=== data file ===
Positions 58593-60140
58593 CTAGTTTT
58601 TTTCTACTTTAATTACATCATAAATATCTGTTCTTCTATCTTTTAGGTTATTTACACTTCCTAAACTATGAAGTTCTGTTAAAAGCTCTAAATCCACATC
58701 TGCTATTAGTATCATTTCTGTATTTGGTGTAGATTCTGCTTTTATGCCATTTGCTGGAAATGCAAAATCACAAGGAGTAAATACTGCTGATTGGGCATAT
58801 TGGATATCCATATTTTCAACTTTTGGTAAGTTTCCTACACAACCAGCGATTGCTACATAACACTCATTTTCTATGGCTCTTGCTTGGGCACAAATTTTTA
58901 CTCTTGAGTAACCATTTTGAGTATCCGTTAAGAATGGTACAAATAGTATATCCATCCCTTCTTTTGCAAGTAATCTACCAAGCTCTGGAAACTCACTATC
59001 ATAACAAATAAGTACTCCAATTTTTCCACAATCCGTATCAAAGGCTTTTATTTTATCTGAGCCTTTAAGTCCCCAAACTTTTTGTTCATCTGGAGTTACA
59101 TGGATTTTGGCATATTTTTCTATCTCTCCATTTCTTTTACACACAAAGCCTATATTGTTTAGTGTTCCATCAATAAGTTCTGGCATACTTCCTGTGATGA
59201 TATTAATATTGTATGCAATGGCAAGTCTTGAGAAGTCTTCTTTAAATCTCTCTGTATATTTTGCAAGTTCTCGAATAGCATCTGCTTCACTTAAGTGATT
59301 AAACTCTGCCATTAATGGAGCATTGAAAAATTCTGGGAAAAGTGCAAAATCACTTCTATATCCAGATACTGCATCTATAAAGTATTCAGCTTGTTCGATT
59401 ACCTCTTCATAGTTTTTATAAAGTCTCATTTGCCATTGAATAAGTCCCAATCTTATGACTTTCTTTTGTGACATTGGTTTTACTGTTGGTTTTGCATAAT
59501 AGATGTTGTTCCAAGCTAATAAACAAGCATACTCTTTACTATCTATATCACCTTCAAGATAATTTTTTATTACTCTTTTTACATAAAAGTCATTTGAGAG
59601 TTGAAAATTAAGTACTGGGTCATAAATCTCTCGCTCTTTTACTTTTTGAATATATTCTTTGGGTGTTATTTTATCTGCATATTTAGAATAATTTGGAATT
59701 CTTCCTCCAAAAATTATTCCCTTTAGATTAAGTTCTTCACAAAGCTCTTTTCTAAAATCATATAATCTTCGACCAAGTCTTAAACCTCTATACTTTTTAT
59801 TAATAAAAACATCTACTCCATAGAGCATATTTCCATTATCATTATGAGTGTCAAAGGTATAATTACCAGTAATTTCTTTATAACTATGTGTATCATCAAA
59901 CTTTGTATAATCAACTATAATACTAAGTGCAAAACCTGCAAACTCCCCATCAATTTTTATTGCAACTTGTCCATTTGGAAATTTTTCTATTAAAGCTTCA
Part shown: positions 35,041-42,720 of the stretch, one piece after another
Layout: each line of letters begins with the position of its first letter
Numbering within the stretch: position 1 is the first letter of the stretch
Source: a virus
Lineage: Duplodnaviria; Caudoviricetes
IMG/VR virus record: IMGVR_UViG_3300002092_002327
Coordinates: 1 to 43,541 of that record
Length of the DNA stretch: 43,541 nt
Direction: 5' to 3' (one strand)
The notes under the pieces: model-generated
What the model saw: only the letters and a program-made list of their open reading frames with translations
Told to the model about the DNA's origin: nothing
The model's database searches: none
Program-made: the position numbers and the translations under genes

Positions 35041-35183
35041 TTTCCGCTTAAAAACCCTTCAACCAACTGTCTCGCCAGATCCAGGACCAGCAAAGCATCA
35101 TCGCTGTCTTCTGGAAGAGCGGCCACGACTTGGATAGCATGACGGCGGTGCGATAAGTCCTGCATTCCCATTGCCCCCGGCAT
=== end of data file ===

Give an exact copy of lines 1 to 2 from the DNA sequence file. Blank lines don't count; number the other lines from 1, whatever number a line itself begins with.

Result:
Positions 58593-60140
58593 CTAGTTTT